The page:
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Immigration in the USA between 1941 and 1980 went through immense change. Following the years of 1917, 1921 and 1924 the open door that immigrants saw as a beacon of light to their newfound freedom was shut to many; the government and the people did not see the ‘new’ immigrants as enriching or culturing the USA and therefore the country was stricken with xenophobia and racial persecution, whether it be in the form of exploitation, hostility and/or deportation. The US could have been seen as having taken a conservative approach during this time by shutting out the immigrants that weren’t seen as ‘useful’ to them but Immigrants were also, however, faced with numerous possibilities to escape communism, oppression or war from where they were to find refuge in the USA, whether or not the intentions were liberal, the policies were.
There were a number of different policies placed around immigration. There were eight US presidents between 1941 and 1980, these presidents were a mixture between Republican and Democratic and introduced many different Acts, their enforcement due to economic, social, political positioning. The 1948 Displaced Persons Act was seen as very liberal as altogether it provided for the admission of 410,000 immigrants from central and eastern Europe. As well as the Refugee Relief Act of 1953, as they permitted the entry of 214,000 people, however there is an argument that this was in fact a conservative policy as most of the refugees has escaped from behind the Iron Curtain which would benefit America as people could view it as people escaping communism to America where they are very capitalist, implying that they save people from communism as it’s a bad thing. Another conservative Act was the Immigration and Nationality Act of 1965 (Hart-Celler Act), this was trying to implement a new system into America, a system that favoured skills over nationality, by 1968 the average number of annual immigrant arrivals rose to 400,000, it reduced the flow of immigrants from Canada and Mexico and favoured those from the Philippines and South Korea, since Asian immigrants consisted largely of highly trained and professional people. Although many Acts did allow for immigrants to enter the US, the liberal policies that were made were driven by the conservative thoughts behind them.
The Bracero Program was implemented in 1942 which supplied a migrant workforce for farms in California, Texas, and elsewhere. Around 50,000 Mexicans annually entered the U.S to become permanent citizens. Farm employers often did not bide by the terms of their contracts, underpaying bracero workers and housing them in poor conditions, even legal Mexican-American citizens were subject to discrimination, segregation, and hostility. After a year the bracero program was shut down and Hart-Celler’s Western Hemisphere immigration cap passed. The end of the bracero program was supposed to be a liberal reform to put an end to the exploitation of Mexican workers in the system. However, due to the Hart-Celler Act, there were less than half as many visa slots allotted to the entire hemisphere as had been received in some previous years by Mexicans alone. The bracero program has a liberal front but behind closed doors was a much more conservative system.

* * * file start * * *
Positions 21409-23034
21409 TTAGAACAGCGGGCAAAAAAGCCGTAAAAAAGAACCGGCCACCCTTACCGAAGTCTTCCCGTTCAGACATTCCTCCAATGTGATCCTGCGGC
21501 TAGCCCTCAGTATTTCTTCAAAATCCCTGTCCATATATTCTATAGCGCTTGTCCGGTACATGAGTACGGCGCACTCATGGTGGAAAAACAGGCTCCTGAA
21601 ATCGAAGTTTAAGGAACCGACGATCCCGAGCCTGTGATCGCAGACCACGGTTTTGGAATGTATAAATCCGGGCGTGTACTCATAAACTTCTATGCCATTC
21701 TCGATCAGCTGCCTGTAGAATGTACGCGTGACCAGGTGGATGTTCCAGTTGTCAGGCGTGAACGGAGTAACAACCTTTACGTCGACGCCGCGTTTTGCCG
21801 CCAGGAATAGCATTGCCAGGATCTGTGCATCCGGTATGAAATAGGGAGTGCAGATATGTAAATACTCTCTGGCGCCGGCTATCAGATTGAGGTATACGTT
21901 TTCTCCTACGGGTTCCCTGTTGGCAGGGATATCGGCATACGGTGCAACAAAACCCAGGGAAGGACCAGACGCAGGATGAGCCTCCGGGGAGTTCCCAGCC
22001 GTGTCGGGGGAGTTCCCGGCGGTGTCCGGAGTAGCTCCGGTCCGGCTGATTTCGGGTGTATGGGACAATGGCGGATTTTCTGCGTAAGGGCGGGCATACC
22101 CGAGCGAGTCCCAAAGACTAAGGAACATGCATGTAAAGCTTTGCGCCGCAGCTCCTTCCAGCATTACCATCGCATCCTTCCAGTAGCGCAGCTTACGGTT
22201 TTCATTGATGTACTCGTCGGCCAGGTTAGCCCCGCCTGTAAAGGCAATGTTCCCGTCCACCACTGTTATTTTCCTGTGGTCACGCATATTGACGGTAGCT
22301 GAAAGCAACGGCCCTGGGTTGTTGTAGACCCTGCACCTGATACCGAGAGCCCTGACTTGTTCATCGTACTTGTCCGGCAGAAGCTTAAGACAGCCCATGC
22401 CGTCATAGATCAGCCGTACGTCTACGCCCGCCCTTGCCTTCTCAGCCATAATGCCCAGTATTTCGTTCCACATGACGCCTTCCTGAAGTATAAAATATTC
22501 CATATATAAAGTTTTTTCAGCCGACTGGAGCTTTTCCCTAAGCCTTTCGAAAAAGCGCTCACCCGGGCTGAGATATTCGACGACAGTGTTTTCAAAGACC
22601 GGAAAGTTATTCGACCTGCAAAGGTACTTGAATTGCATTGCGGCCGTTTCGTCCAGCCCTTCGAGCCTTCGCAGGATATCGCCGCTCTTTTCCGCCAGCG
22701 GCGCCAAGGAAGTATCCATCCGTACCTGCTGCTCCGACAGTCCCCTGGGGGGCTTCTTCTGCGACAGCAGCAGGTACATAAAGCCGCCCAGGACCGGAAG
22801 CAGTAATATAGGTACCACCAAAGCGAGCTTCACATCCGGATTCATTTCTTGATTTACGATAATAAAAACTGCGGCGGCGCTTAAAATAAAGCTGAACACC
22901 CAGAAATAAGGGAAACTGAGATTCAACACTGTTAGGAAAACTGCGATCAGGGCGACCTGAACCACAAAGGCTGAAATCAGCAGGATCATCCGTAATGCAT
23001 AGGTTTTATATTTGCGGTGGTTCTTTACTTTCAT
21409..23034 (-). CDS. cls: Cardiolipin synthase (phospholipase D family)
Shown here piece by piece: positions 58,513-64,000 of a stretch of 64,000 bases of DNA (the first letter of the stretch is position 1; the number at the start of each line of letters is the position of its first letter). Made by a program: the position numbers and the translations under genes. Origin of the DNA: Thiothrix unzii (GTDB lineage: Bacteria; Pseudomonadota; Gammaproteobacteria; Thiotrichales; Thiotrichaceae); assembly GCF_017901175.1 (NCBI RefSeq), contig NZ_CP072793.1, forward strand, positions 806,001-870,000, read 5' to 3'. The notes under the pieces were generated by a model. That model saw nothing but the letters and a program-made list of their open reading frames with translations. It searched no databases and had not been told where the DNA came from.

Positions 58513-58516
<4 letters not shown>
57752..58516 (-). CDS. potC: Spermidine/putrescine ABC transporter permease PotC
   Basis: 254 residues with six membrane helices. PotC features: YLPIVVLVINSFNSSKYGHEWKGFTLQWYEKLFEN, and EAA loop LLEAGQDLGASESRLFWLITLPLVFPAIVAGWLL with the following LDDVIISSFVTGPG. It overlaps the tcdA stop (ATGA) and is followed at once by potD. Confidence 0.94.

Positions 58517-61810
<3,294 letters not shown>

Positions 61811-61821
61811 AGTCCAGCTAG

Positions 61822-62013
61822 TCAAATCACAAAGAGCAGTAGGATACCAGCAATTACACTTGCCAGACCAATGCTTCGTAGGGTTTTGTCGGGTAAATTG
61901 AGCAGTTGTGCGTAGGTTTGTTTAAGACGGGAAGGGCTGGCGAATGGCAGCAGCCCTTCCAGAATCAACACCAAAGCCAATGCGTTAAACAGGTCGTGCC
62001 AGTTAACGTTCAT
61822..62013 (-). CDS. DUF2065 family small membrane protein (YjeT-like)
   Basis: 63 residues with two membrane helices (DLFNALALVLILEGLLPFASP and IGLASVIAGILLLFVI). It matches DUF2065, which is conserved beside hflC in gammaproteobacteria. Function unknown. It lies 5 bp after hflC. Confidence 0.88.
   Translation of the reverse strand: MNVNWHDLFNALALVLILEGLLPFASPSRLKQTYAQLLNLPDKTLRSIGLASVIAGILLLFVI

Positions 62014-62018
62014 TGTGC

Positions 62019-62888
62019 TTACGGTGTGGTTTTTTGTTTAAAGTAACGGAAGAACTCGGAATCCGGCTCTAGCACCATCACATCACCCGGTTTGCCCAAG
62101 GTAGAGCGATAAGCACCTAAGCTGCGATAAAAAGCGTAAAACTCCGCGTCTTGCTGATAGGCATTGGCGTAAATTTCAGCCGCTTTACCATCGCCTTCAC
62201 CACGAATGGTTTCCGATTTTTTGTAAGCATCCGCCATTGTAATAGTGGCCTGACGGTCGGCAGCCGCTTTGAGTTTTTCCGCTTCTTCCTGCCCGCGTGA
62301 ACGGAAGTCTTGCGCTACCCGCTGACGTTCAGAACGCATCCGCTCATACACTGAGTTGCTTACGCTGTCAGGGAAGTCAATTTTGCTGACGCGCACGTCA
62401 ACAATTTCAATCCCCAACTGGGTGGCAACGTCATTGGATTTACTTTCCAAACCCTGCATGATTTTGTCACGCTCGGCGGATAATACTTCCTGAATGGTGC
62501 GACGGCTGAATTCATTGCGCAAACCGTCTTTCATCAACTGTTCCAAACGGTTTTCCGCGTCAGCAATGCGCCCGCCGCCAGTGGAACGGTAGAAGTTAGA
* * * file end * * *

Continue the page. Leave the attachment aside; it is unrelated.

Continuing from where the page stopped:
The treatment of immigrants, especially those from Japan, China etc. can be seen as neither liberal nor conservative. Japanese Americans were interned based on local population concentrations and regional politics. More than 110,000 were forced into interior camps, mainly who resided in the West Coast. In Hawaii, more than 150,000 Japanese Americans composed over one-third of the population, 1,200 to 1,800 were interned. Although there was panic about the loyalties of Japanese Americans and the possibility of assistance that might be given to the Japanese Empire, given the shock and panic that followed the attack on Pearl Harbor. Many consider the internment to have resulted more from racism than from any security risk posed by Japanese Americans. This treatment that was given to the Japanese Americans can be seen as a fascist regime rather than conservative as it was a similar method used by Hitler to persecute the Jews.
It could be argued that there was a mixed approach toward immigration policy during this time period, or that it swayed between conservative and liberal depending on the incumbent President at the time or the economy, social or political factors affecting the US. But it is fair to say that the USA did not adopt an entirely conservative immigration policy between 1941-80 as we can clearly see the liberal aspects of their policies and the actions of the people.
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